This rather charming painting, by the French artist Pierre Edouard Frere (1819-1886) is actually called 'At Her Lessons'. It's one of series of so-called cottage paintings which, though Wikipedia calls them sentimental, are very evocative of life in the French countryside in the mid-19th century. In fact I like them so much that I'm going to show you another one right now.
Many years -- even decades -- ago I was co-opted into the study of 'women's writing'. At first a little dubious, I soon became a fully paid up member, both in my working life (teaching, writing) and in my private reading. I never wholly abandoned books written by men, but by far the majority of my reading was of female-authored books. Initially I lurked in the Victorian period, then, largely owing to the influence of blogging friends, I started reading the wonderful Persephone-style reprints of mid-20th century women novelists, and that's where I've stayed for a few years now.
But suddenly my focus has shifted again, and now for the first time for many years I find myself wholly absorbed in the writings of people we learned to call Dead White [European] Males. As you will know if you've been on here much lately, I'm passionately involved with Trollope at the moment -- have also recently had a long fling with William Boyd (though of course he isn't dead, thank goodness). And, on my recent holiday in Sicily, I betook myself to Kindle on my iPad and while I was there I read The Aspern Papers. It didn't take very long to read, as it is what people call a novella (horrid term, in my opinion, but it does describe what it is, I suppose).
I knew all about this book, and thought in fact that I must have read it, but no, I had not, though it's always been of great interest to me. The reason I knew about it was that, though cunningly concealed in a fictional disguise, it is clearly based on known facts about the life of Claire Clairmont, Mary Shelley's step sister and Shelley's supposed mistress. I've always had a huge soft spot for Claire, as I said in my review of A Treacherous Likeness earlier this year, and clearly parts of that novel were influenced by this one by Henry James. Claire, who never married, had an affair with Byron and gave birth to his daughter, who died tragically at the age of five. But the love of her life has generally been supposed to be Shelley, and she lived in a rather curious household with him and her sister (to whom he was married) for a number of years. The rest of her life was spent mostly abroad, working as a governess or companion to various illustrious families. Her last years were spent in Florence, with her niece.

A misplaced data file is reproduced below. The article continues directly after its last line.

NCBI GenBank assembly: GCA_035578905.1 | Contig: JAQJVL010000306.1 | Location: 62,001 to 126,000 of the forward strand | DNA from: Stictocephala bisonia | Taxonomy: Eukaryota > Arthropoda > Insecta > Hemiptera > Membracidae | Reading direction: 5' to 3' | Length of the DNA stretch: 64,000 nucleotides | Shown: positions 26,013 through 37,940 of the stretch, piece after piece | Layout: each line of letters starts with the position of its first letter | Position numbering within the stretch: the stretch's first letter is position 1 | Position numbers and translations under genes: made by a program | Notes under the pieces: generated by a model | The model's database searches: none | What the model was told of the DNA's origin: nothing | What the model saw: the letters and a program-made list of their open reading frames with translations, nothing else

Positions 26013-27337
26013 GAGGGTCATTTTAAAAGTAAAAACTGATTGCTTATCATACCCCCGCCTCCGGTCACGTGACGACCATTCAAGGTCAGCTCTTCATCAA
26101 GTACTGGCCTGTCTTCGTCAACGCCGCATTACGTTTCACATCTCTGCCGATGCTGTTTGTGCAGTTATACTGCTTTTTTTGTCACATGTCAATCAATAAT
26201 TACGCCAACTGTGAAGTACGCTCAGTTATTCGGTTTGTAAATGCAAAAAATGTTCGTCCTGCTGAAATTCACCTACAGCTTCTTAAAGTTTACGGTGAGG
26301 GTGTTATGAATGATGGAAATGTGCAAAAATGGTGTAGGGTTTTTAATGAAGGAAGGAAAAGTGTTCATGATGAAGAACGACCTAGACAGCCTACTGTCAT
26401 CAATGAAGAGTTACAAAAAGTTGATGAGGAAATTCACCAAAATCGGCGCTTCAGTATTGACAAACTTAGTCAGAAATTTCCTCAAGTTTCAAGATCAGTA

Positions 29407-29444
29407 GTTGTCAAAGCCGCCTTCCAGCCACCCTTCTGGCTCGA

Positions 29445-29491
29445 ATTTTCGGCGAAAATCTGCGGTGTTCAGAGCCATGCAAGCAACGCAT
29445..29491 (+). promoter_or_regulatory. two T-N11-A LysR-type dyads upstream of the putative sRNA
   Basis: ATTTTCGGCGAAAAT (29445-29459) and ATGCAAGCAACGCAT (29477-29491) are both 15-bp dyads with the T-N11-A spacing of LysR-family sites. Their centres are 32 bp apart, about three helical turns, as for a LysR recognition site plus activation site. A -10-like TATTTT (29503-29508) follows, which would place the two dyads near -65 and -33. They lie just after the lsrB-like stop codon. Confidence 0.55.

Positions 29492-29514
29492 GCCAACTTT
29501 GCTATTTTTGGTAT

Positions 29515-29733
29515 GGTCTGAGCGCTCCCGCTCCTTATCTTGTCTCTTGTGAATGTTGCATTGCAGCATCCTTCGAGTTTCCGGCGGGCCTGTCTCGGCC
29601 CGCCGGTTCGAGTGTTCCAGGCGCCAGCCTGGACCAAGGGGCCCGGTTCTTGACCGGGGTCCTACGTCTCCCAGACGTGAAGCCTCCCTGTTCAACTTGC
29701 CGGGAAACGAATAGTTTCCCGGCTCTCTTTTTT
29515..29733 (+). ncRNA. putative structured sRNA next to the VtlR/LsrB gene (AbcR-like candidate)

So much for the bare facts. Now, in this novel, Henry James creates a woman called Juliana Bordereau, who is clearly based in many ways on Claire. Ancient and reclusive, she lives in a crumbling palazzo in Venice (and how we do love those crumbling palazzos!). Her only companion is her niece, the shy middle-aged Miss Tina. But she is rumoured to have in her possession a collection of letters written to her by the long-dead and hugely famous poet Jeffrey Aspern. As the novel begins, the narrator, a scholar and admirer of the poet, arrives in Venice with the intention of winning Miss Bordereau's confidence and somehow acquiring the letters. He manages to persuade her to rent him a room, at an exorbitant price, and to befriend the timid Miss Tina, and at one point it seems possible that he will get his hands on the letters. But things go badly wrong, and his desire is eventually thwarted.
The plot is certainly interesting, but for me the real strength of this was the characters. There's the ancient, unpredictable Juliana Bordereau, of course, who always wears a large green eye-shade in public, said to be to conceal the terrifying beauty of her eyes -- something the narrator finally gets a chance to verify for himself. Then there's the narrator, who is never named. He is dishonest and self-deceived, constantly trying to convince himself that his duplicitous behaviour is excusable in the light of his search for such valuable historical material. And then there's Miss Tina, at first so timid as to be hardly noticeable, who finally comes to hold the balance of power in the situation. She really comes into her own almost at the end, and though at first it seems necessary to feel sorry for her, her last action shows great bravery and she ends up as the real heroine of the story.
Henry James has the reputation of being a tough read, and so indeed he can be -- I was defeated last year by The Golden Bowl. But this story is highly readable, and highly recommended. I downloaded it for free from Project Gutenberg , and so could, and should, you. What are you waiting for?
I simply cannot get enough of Anthony Trollope. Dr Thorne, which I reviewed a few weeks ago, has been closely followed by Framley Parsonage, and now I am reading, or in fact re-reading, Barchester Towers. These are all, of course, novels in Trollope's six-novel set known as The Chronicles of Barsetshire, and I have no intention of stopping till I have read, or re-read, them all.
One of the many many great joys of the novels is that characters you have met elsewhere pop up again, often in quite minor roles. Here, for example, we encounter again Dr Thorne, Frank and Mary Gresham, and Miss Dunstable, all from Dr Thorne, and the Proudies and the Grantleys, who figure in the earlier novels. But then we are introduced to new people too, and here we have a country vicar, Mark Robarts, his wife Fanny and his sister Lucy. Mark's living has been conferred on him by Lady Lufton, whose son Ludovic has been Mark's friend since childhood. In fact Mark has been more or less brought up with Ludovic, although his social standing and financial resources are markedly lower than those of his friend. This is, indeed, an important contributory factor to the troubles that Mark encounters during the course of the novel. Although by no means a bad man -- he is a loving husband, father and brother and seemingly (though we don't see much of this) a perfectly adequate vicar -- Mark has acquired a taste for high living which is to lead him into trouble soon after the novel begins. Not only does he enjoy hunting, and owns several fine horses, but he accepts an invitation to stay at the grand country house of an MP, Nathaniel Sowerby, although he knows that Sowerby is a compulsive gambler and has earlier had some unfortunate and dishonest dealings with Ludovic. The whole thing backfires terribly, as Mark kindheartedly agrees to sign a bill for Sowerby and soon finds himself up to his ears in debt with the bailiffs at the door.
But this is only one of several interwoven strands of the plot. The other primary one concerns Lucy Robarts, Mark's sister. Quiet and shy, but with a sharp intelligence, she draws the attention of Ludovic and soon they fall in love. But Lady Lufton is completely opposed to the match, having much grander ideas about who her son should marry. She cannot imagine Lucy becoming the next Lady Lufton, and does everything she can to prevent it, and Lucy refuses to consider accepting Ludovic unless she is asked to do so by his mother.